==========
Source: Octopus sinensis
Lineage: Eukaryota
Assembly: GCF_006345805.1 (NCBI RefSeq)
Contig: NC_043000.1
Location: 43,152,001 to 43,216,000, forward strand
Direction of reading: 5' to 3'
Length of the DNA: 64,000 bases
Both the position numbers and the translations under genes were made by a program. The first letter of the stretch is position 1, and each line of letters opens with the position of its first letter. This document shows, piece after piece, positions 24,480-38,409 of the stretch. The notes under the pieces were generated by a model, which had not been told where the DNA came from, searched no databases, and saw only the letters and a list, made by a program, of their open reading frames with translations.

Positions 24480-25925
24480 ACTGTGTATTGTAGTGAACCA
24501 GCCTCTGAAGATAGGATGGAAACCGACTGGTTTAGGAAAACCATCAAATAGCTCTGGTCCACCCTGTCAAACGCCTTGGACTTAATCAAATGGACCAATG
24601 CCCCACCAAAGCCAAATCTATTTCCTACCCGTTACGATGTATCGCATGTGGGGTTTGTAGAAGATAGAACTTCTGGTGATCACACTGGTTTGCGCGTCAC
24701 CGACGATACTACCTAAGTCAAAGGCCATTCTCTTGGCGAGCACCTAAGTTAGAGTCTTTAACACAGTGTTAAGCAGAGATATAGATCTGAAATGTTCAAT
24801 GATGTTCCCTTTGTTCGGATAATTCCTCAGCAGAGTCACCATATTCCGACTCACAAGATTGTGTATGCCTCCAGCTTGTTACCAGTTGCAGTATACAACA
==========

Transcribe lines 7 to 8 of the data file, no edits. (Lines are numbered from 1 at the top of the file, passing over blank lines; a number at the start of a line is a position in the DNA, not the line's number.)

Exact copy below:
Length of the DNA: 64,000 bases
Both the position numbers and the translations under genes were made by a program. The first letter of the stretch is position 1, and each line of letters opens with the position of its first letter. This document shows, piece after piece, positions 24,480-38,409 of the stretch. The notes under the pieces were generated by a model, which had not been told where the DNA came from, searched no databases, and saw only the letters and a list, made by a program, of their open reading frames with translations.